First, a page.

A cyclist's plea to motorists

Cars are a deadly weapon and drivers need to take care.

 

Dear motorist: Yeah, you, the guy who passed that cyclist this morning, leaving about one foot to spare, just before making a sharp right into a driveway in front of said cyclist and pausing there in the shoulder to look stupidly at the cyclist as he careened toward you at 30 mph while screaming obscenities.

That cyclist? He was me. I know, I wear pink lycra. Hot pink. It brings out the color in my eyes and, also, it makes me more visible, in the naive belief that motorists like yourself will aim your steering wheel away, rather than toward, a fellow human being. Maybe you’re the guy who wrote that comment online recently: “I’ve never seen a friendly bicyclist in Durango … I must say, my desire to not smash them under my car is no longer balanced by my desire to not go to jail.” And maybe you were talking about me.

Jonathan Thompson

Anyway, I’m writing to apologize. For the profanity, for making derogatory references to your mother and your dog, for flipping you the bird, and for getting this close to marring your car’s paint with my blood. My behavior was rude. Emily Post would not approve. And yes, I know, my fellow cyclists sometimes do stupid things. They — okay, we — might roll through stop signs and ride two abreast on country roads and sometimes swerve into traffic to avoid gravel or glass or a pothole or turn without signaling or even cross the double yellow as we strive for a Strava course record. I drive a car, too, and that kind of thing drives me crazy, not least because it gives a bad name to other bikers.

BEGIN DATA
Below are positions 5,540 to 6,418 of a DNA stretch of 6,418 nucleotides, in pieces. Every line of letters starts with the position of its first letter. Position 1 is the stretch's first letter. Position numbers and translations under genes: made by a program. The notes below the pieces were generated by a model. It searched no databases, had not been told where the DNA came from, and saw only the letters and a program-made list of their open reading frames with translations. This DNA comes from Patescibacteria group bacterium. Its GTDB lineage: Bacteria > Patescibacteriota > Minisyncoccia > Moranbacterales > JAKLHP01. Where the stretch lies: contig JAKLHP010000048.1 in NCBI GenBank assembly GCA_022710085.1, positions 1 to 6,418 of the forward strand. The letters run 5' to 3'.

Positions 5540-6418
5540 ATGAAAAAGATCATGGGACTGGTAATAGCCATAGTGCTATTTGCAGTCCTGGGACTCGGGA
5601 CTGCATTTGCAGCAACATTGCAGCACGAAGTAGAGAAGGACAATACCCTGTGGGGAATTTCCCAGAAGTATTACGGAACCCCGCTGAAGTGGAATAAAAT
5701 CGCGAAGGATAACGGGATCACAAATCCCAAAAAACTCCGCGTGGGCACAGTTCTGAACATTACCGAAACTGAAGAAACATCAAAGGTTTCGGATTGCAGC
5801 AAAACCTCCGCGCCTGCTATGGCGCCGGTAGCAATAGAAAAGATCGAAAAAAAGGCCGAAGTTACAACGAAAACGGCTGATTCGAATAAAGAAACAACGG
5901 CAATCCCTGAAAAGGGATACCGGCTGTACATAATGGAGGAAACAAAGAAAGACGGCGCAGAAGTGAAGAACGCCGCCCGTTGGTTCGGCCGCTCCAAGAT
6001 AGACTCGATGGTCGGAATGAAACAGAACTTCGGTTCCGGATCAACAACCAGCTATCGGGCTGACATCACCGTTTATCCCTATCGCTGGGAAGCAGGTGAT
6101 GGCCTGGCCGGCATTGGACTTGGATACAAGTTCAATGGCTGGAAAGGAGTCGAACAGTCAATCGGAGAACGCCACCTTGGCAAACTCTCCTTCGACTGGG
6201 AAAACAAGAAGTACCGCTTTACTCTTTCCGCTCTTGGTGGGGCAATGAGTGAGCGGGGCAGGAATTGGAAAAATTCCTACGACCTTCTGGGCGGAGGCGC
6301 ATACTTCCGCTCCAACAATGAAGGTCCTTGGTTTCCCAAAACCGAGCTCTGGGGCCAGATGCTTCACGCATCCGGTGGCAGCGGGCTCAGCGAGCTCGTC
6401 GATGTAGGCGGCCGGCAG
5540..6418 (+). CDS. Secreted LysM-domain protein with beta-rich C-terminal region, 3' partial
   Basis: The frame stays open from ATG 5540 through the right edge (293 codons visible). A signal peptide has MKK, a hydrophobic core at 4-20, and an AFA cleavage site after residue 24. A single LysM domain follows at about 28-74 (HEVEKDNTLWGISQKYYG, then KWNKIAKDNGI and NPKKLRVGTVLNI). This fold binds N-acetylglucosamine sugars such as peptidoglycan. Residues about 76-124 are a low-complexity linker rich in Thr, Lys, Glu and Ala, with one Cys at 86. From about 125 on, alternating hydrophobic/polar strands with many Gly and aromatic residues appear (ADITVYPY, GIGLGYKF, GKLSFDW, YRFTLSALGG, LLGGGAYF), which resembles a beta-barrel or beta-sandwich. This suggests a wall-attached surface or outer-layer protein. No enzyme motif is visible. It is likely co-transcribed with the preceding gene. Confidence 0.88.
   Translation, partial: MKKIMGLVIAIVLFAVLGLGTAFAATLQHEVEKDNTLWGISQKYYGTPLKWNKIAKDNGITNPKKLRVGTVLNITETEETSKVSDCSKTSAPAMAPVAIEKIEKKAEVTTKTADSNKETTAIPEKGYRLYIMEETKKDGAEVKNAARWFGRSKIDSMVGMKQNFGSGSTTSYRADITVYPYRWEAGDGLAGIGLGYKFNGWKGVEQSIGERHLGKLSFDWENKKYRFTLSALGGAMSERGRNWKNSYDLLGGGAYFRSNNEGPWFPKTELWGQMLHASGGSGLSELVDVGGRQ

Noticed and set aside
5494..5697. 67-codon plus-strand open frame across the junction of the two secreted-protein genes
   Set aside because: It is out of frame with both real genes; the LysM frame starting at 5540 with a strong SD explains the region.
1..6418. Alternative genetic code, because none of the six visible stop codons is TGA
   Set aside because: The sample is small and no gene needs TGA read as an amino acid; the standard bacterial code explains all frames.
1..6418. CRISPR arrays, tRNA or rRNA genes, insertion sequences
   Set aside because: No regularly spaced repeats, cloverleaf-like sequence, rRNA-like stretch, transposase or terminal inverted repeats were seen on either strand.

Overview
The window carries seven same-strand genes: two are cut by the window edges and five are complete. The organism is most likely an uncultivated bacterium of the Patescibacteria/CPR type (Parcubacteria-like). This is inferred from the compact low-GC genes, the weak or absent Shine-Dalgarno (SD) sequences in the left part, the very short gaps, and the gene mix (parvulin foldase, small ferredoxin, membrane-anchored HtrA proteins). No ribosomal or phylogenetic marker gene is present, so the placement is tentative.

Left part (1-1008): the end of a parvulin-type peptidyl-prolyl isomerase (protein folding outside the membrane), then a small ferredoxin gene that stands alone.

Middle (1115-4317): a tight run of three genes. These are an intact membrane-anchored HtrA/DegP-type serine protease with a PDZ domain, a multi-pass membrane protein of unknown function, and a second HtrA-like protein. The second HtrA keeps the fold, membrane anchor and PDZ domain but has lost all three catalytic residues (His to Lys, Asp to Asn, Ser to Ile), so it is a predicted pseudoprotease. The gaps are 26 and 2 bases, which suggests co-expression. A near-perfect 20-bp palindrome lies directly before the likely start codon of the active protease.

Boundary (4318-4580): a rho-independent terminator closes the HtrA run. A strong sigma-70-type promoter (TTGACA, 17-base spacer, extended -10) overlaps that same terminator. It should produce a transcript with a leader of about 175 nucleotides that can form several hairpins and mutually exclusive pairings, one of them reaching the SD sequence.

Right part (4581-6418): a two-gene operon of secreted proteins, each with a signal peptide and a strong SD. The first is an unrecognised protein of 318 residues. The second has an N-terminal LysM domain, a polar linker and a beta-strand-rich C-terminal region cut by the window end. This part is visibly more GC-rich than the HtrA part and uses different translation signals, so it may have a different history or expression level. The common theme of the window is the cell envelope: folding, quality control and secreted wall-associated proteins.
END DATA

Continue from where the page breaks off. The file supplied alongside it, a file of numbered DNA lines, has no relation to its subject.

But here’s the thing. While my words and actions might annoy you, cause a little ache in your heart and even inspire murderous rage in your soul, it’s nothing compared to the damage you, while piloting that car, can inflict with an ill-timed flick of the wheel, a moment of inattention, a rush to get home in time to watch the game. Hit me straight on? I’m dead. Playfully whack me with that giant side mirror? I’m in the ditch, seriously injured, maybe dead. That car of yours, two tons of internal combustion-powered steel and glass and plastic and wire, can maim, injure, kill.

The evidence is in the numbers. From 1994 to 2012, more than 13,000 cyclists and 90,000 pedestrians were killed on U.S. streets and roads (another 50,000 cyclists were injured). Both numbers pale in comparison to the number of motorists killed, but that’s only because there are far more people in cars. A 2003 study found that in the U.S., a cyclist is 12 times and a pedestrian 23 times more likely to be killed on the road than a motorist. And New Mexico, California, Arizona, Colorado and Oregon all have higher cyclist fatality rates than the nation as a whole. A majority of the deaths occur on rural, high-trafficked roads of the kind we seem to specialize in here in much of the West.